A delicious-looking cooked quail

BAG A JUICY BIRD

By Tiffany Haugen

A couple months remain to get after quail, and both mountain and California valley quail offer plenty of opportunities. They’re also some of the best eating upland birds around.
Due to their low fat content, game birds can be challenging to cook. Cooking them to proper doneness without drying them out is difficult unless a moist cooking method is used. Oven cooking bags offer a foolproof way to cook any lean cuts of meat and work wonders on grouse and other game birds.
Here’s a quick, flavorful meal our family loves. Add fresh herbs to boost the flavors as desired. Once the bird bones are picked clean, they make a nice soup stock, which we really like this time of year.

6 to 8 quail (or 2 to 3 grouse), dressed
1/3 cup butter, softened
1 onion, sliced
3 cloves garlic, minced
2 lemons, quartered
1 cup dry white wine
Salt and black pepper to taste
Place one-eighth of lemon in each quail cavity along with some of the onion slices and all of the garlic. Place remaining onions and lemons in oven roasting bag. Place the bag into an oven-safe casserole pan. Cover the outside of the birds liberally with salt, pepper and butter. Lay birds atop onions and garlic. Add wine to the bag. Seal bag and make several slits on the top for steam to escape.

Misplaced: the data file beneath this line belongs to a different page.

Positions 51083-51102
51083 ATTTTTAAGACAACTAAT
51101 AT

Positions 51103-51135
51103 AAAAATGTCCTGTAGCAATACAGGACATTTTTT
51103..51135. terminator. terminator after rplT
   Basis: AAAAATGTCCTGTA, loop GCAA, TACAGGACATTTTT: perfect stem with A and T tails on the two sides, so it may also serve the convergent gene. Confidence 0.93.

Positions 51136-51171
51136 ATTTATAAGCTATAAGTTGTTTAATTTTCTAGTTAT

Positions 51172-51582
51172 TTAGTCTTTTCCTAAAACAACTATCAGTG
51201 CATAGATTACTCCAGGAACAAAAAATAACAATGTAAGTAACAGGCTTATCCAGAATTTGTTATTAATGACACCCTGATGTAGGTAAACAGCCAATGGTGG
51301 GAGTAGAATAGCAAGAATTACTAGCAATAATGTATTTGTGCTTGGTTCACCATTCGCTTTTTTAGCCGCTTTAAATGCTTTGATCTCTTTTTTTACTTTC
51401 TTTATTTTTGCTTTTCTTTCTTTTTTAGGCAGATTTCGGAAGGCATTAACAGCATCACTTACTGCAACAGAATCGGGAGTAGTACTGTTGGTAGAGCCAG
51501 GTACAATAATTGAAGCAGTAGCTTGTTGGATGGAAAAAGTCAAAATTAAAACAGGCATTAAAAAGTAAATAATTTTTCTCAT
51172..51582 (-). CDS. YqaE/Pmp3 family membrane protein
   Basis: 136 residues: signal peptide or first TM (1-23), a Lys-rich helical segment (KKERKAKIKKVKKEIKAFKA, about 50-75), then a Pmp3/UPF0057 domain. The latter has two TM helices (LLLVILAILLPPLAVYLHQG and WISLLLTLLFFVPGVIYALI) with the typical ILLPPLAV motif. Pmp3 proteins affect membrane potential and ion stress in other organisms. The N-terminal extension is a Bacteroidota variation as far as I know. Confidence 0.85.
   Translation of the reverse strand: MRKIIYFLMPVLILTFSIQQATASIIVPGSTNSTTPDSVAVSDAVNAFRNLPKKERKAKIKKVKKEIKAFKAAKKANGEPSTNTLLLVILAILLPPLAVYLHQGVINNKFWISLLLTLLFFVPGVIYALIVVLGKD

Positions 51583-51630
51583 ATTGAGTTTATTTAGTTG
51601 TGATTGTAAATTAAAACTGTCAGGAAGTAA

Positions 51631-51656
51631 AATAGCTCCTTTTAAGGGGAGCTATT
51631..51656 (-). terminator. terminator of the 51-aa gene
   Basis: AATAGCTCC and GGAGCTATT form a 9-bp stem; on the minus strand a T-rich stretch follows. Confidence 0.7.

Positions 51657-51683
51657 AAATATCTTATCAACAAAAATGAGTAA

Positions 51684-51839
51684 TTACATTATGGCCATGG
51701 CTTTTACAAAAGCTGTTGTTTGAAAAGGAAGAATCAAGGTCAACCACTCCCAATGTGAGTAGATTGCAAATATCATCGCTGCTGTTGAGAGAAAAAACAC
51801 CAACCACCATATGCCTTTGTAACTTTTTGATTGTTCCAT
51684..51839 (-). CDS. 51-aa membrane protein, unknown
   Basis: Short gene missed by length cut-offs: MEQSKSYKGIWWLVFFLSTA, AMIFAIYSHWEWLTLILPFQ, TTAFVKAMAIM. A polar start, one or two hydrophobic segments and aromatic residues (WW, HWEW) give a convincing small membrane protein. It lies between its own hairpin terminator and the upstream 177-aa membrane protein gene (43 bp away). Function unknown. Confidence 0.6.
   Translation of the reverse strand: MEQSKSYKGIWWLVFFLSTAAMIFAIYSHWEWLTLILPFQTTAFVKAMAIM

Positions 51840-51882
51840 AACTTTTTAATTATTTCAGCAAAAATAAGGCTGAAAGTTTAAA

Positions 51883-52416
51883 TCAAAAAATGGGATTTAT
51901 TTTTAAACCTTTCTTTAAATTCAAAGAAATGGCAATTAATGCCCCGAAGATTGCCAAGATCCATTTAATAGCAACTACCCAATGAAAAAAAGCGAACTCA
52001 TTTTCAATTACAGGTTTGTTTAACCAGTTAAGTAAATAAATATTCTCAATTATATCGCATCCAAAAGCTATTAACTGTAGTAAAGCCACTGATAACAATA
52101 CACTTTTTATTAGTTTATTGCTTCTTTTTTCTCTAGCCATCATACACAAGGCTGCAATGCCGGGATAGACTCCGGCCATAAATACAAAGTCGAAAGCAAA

Bake in a preheated, 350-degree oven, 45 minutes or until meat thermometer reaches 150 to 160 degrees. To brown birds, carefully slice open the bag down the center, tucking into the sides of the pan during the last 10 minutes of cooking time. Remove from oven and let sit 10 minutes. Serve birds with gravy from the bag, as is, or thicken on the stove to make “pan-gravy” style.

A delicious-looking cooked quail
Editor’s note: For a signed copy of Scott and Tiffany Haugen’s popular cookbook, Cooking Game Birds, which features 150 bird recipes, send a check for $20 (free S&H) to Haugen Enterprises, P.O. Box 275, Walterville, OR 97489, or order online at scotthaugen.com.

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